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I thought some of the tacos we get in Toronto are “cute”, but these were just adorable- three perfect tiny bites, each with their own classic flavour profile set on some of the best corn tortillas I’ve ever tasted. They were warm, fresh, sweet, with an irresistible chew that had me wishing I could take home a suitcase of them.

 

Tender Little Steamed Tortillas, Smoky Chipotle Sauce, Alubia Beans in Mexican Cincho Cheese, Bayless Garden Greens, Parsley Oil
2010 Vinicola Fraternidad “Nuvu” Valle de Guadalupe, Baja, Mexico

 

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Again with the tasty tortillas, this dish was even better. The beans were cooked to a luscious tender consistency, swimming in a beautifully balanced sweet smoky sauce and held together by salty cheese. This literally felt like summer in my mouth- super refreshing and bursting with bright healthy flavour.

 

Pan-Roasted Wild Alaskan Halibut, Maine Lobster “Torchon”, Green Pipian of Toasted Sesame & Three Herbs (Hoja Santa, Cilantro, Epazote), Snug Haven Spinach, Roasted Local Sweet Potato, Braised Black Sesame
2010 J. Palacios Menia “Petalos” Bierzo, Spain

 

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Lovely. Here, the halibut was seared to golden crispy perfection, paired with the most luxuriously sweet lobster and perfectly caramelized sweet potato. The highlights, however, were the two flawlessly balanced sauces which were both aromatic from the toasty nutty sesame and fresh from the greens and herbs.

 

Herb-Poached Alaskan Black Cod, Green Chiletole (Poblano & Serrano Chili, Three kinds of Corn, Epazote), Roasted Corn “Polenta”, Grilled Nopal Cactus, “Fossilized” Epazote.
2010 J. Palacios Menia “Petalos” Bierzo, Spain

 

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I didn’t think it could get better, but I actually think I preferred the cod overall. I normally don’t like anything to be poached as I feel it’s a missed opportunity for “Maillard induced” flavour (woah, first year food science class). But honestly, the flavour that was packed into that flesh from the herb infused poaching liquid made up for the lack of crispy skin. Again, the gorgeous green sauce was packed with so much light, bright grassy flavour, but this time counterbalanced so nicely with the sweet juicy pop of the charred corn. I am a bit of a corn-freak, and having it woven into a single dish in so many ways definitely appealed to my addiction.

 

Wood-Grilled 28-Day-Aged Prime Ribeye & Seared Foie Gras in Classic Oaxacan Black Mole (Chillhuacle Chiles & 28 Other Ingredients), Corn Husk-Steamed Chipil Tamal, Unctuous Black Beans, Smoky Green Beans.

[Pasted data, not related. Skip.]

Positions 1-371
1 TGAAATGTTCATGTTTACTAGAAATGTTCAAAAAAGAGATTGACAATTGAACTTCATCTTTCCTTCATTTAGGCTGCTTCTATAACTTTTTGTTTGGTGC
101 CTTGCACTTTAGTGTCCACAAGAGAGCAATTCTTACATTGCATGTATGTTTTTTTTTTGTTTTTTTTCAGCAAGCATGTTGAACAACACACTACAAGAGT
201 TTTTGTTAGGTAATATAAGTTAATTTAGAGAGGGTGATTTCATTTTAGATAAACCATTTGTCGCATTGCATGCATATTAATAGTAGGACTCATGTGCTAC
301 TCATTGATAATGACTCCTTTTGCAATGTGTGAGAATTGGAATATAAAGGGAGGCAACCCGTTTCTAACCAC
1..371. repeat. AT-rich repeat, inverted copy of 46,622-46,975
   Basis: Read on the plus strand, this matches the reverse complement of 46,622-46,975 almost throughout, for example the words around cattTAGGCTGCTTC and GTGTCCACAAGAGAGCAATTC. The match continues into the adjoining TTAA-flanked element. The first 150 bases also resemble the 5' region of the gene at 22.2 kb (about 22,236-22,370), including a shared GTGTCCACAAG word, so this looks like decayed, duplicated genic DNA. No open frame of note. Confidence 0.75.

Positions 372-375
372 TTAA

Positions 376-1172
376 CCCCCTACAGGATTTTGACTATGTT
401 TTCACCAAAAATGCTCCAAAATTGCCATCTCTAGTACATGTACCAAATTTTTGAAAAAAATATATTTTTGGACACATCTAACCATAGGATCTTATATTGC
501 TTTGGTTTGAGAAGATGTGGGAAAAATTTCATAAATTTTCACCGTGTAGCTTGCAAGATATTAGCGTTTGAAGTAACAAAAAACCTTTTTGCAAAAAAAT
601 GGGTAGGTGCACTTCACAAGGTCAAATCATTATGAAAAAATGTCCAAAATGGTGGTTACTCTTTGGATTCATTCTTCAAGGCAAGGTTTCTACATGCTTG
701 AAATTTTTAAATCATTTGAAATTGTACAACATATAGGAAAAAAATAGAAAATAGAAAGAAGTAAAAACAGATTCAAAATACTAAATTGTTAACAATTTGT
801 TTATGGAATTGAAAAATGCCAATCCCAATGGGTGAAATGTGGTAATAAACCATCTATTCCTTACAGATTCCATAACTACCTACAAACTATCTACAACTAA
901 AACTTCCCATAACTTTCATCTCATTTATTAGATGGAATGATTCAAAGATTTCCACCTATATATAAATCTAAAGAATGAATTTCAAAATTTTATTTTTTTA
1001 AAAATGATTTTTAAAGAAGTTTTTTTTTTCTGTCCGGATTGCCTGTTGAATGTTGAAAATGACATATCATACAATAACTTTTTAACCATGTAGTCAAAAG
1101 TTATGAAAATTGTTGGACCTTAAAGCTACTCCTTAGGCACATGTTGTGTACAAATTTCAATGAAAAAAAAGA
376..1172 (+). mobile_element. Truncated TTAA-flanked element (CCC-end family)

2006 Benegas Lynch Meritage “Libertad Vineyards” Mendoza, Argentina

 

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I’m not usually a mole fiend, simply because I tend not to love chocolate anything, never mind on my meat. But this was one hell of a well prepared mole- with a nice tingle on the tongue from the chili automatically tempered by the rich deep toasted cocoa flavour, and an arsenal of spices. Everything worked in harmony so well with one another that no one ingredient stood out and overpowered any other. Both the beef and the foie were expertly prepared, and the chipil tamal offered a much-needed starchy relief from all the heavy flavours on the plate.

 

“Drowned Torta” of Slow Cooked Carnitas, Artisan Bolillo, Two Heirloom Beans, Spicy Tomato Sauce, Mustard Microgreens
2010 Topolovino Syrah, Edna Valley, California

 

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Probably my overall favourite dish of the night. Two spongy soft slices of bread were packed full of sweet tender pulled pork and smothered in a bright tomato gravy that offered just a hint of satisfying heat. I literally cleaned the plate (with the help of a few house made tortillas, of course).

 

Warm Chocolate Mesquite Cakes, Mexican Vanilla Bean Ice Cream (Infused with Aromatic Rosita de Cacao), Sweet Masa Pudding (Nicuatole), Toasted Almond, Cocoa Nibs, Masa Crisps
2010 Susana Balbo Late Harvest Torrontes, Mendoza, Argentina

 

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Like I said, I’m not usually a chocolate fan, but this was an incredibly well balanced dessert. The cakes had a very gentle smoky aroma to elevate the deep rich chocolate flavour and literally melted on the tongue as liquid chocolate.  I also loved how the chards of cocoa that anchored the bottom of the plate created a really nice textural counterpoint to the smooth creamy ice cream.

 

Tortita de Santa Clara (Shortbread with Pumpkinseed Jamoncillo), Beso de Angel Ice Cream (Three Berries, Walnuts), Poached Rhubarb
2003 Oremus Tokaji Asuzu, Tokaji, Hungary

 

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Simple and very tasty. The rhubarb was tender and not at all stringy with a bright tart flavour to counterbalance the sweet fruity ice cream. I also loved the crunchy little pumpkinseeds throughout the bowl, bringing a bit of a savoury element to an otherwise fruit-forward dish.  I also must say that I can’t think of a better wine pairing for rhubarb as the Tokaji has a really nice sweetness to balance out its inherent tangy flavour.

 

Mescal Sea Salt Truffle with Prickly Pear Gelee

 

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The truffle was lusciously creamy with a nice hit of salt to offset its richness, while the gelee was supple and sweet. A lovely way to end the meal.

 

So for two tasting menus with wine pairings, and two margaritas, the bill came to $450 including tax and tip- definitely not a cheap meal, but worth it nonetheless. This was one of my most enjoyable meals to date as the food was solid, the service was great and the atmosphere was just my style.  I would definitely return to Topolo and look forward to trying Bayless’ other establishments in the future.

 

Abbey